While the defendant was convicted, the court undertook a detailed analysis of the law respecting information disclosure and it's relationship to the risk of deprivation, a key element on the criteria for criminal fraud. Relying on the post-Bond Supreme Court of Canada case of R v Parise (SCC, 1996) the court stated:
    [42] ....... In respect of “welfare” frauds specifically, the statutory duty to disclose relates only to information that, had it been known to the assistance granting agency, could have reduced the level of assistance provided to the claimant .... The obligation to disclose information relates only to material facts, that is, facts that could have reduced the level of assistance to a claimant. If the conduct alleged (i.e. non-disclosure of certain facts) would not have caused social services to reduce the level of benefits, the offence is not made out. The Supreme Court of Canada in Parise emphasized that the accused’s conduct has to create a risk of deprivation to social services. In that case the trial court had concluded that, even if the accused had properly disclosed her relationship with her boyfriend, there was no reasonable expectation that social services would have stopped or reduced her income assistance because her boyfriend had little or any disposable income to support her. In this case it is clear, had Carla Rodney disclosed the true state of her assets, she would not have been entitled to received the benefits. By concealing these assets, social services granted her applications for assistance. The deprivation to social services was caused by her deceit and falsehood.

    [43] Social services must rely on the dishonest conduct or representation. Fraud does not occur where, even though dishonest or misleading representations were made, the victim either knew the true facts or was indifferent to them and did not rely on the misrepresentations.


    [46] In Theroux McLachlin J. acknowledged the contention between appellate courts but stated “the better view is that the accused’s belief that the conduct is not wrong or that no one will in the end be hurt affords no defence to a charge of fraud”. McLachlin J. made the following comments in Theroux in dealing with the mens rea of fraud:
    To put it another way, following the traditional
    criminal law principal that the mental state necessary to the offence must be determined by reference to the external acts which constitute the actus of the offence, the proper focus in determining the /mens rea/ of fraud is to ask whether the accused intentionally committed the prohibited acts (deceit, falsehood, or other dishonest act) knowing or desiring the consequences proscribed by the offence (deprivation, including the risk of deprivation). The personal feeling of the accused about the morality or honesty of the act or its consequences is no more relevant to the analysis than is the accused’s awareness that the particular acts undertaken constitute a criminal offence.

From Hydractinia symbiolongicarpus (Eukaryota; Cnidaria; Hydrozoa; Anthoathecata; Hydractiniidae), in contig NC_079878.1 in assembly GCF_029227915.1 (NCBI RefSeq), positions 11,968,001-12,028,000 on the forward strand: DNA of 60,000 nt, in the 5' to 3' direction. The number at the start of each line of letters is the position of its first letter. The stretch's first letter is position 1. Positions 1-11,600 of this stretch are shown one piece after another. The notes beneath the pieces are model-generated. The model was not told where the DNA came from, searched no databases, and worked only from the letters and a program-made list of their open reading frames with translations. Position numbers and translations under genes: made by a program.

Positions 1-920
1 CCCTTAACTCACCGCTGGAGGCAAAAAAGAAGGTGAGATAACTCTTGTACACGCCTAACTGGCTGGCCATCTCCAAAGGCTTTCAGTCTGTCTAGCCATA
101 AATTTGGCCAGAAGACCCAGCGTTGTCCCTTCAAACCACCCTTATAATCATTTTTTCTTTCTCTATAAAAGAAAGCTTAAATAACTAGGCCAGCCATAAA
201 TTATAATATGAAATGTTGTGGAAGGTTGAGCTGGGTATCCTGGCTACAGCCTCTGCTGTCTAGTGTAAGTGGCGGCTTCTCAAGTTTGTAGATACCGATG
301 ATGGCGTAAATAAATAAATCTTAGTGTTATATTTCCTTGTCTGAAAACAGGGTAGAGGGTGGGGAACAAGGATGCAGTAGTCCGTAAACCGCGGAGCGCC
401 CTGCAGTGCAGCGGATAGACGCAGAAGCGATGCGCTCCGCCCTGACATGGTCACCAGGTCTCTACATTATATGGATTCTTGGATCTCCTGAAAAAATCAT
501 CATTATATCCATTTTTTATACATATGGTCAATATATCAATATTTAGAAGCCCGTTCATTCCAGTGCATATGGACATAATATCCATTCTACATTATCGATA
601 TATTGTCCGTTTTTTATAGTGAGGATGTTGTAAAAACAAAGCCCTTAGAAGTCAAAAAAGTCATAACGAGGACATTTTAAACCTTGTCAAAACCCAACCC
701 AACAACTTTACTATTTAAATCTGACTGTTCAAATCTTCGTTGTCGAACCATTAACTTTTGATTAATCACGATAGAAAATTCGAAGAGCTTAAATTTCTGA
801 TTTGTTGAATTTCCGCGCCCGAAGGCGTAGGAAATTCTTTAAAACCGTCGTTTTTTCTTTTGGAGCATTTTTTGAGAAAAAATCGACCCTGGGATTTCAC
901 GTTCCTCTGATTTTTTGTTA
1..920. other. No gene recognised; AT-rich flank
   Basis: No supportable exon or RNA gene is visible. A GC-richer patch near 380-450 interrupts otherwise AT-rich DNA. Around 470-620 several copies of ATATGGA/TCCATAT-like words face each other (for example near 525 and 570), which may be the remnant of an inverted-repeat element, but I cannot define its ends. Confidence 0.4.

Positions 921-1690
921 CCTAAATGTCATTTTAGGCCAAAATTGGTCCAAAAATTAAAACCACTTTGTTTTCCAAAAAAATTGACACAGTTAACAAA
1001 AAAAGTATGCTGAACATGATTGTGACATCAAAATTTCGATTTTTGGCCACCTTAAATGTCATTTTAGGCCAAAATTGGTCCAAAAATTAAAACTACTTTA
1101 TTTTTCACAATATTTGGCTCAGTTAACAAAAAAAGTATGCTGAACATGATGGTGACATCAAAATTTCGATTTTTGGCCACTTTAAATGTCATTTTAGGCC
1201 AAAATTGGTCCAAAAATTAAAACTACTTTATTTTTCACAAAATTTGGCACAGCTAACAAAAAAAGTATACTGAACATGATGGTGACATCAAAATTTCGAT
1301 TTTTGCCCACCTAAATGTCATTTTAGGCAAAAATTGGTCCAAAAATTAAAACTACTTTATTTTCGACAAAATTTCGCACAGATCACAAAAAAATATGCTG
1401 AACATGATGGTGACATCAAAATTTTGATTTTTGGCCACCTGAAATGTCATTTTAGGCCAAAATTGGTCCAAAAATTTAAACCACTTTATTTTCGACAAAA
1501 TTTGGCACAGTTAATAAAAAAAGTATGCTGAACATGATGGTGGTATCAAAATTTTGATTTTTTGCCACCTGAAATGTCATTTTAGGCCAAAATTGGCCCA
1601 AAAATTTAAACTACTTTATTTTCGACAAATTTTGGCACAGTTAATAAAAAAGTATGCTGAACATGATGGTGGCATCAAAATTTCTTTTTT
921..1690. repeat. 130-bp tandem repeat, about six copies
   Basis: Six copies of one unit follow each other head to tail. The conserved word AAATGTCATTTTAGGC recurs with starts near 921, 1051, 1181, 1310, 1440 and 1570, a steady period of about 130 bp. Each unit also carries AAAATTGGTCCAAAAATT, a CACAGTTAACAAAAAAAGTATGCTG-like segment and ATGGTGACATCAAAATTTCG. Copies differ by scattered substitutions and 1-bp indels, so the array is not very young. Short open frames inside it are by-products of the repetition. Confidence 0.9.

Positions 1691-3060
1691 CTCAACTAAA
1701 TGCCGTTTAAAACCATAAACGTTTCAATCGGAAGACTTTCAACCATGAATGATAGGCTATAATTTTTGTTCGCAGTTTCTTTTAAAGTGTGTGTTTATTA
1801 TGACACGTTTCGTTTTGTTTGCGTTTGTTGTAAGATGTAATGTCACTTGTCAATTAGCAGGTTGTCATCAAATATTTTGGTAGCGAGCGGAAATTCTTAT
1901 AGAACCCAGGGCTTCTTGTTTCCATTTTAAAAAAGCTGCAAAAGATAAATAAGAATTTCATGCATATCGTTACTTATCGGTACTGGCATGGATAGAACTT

[47] For fraud to be established, an accused must intentionally deceive, lie or commit some other fraudulent act knowing that such conduct could cause deprivation. Proof that the accused was merely careless or negligent, not deliberately dishonest is insufficient. In Parise the Supreme Court of Canada reaffirmed the proposition set out in Theroux that the mens rea requirement must be met by proof that the accused knowingly committed a fraudulent act by not reporting the changes in her circumstances. The finding of the trial judge in that case that the accused might reasonably have been expected to report those changes did not meet the /mens rea/ requirement for welfare fraud. Carla Rodney intentionally deceived social services knowing that she needed to do that in order to obtain benefits. Her actions were deliberate, not just merely careless or negligent.
  • In R v Lalonde 22 OR (3d) 275 (OCJGD, 1995) the court applied a "battered wife syndrome" defence, likening it to a defence of necessity (and despite the absence of expert evidence on the issue) to a woman FBA recipient charged with fraud for lying about having a spouse in the house. Further, the court believed that the Director knew of the situation but did nothing about it thinking that the woman would have been eligible for GWA in any event, so that there was no "deprivation". The court characterized this as 'condoning' the situation.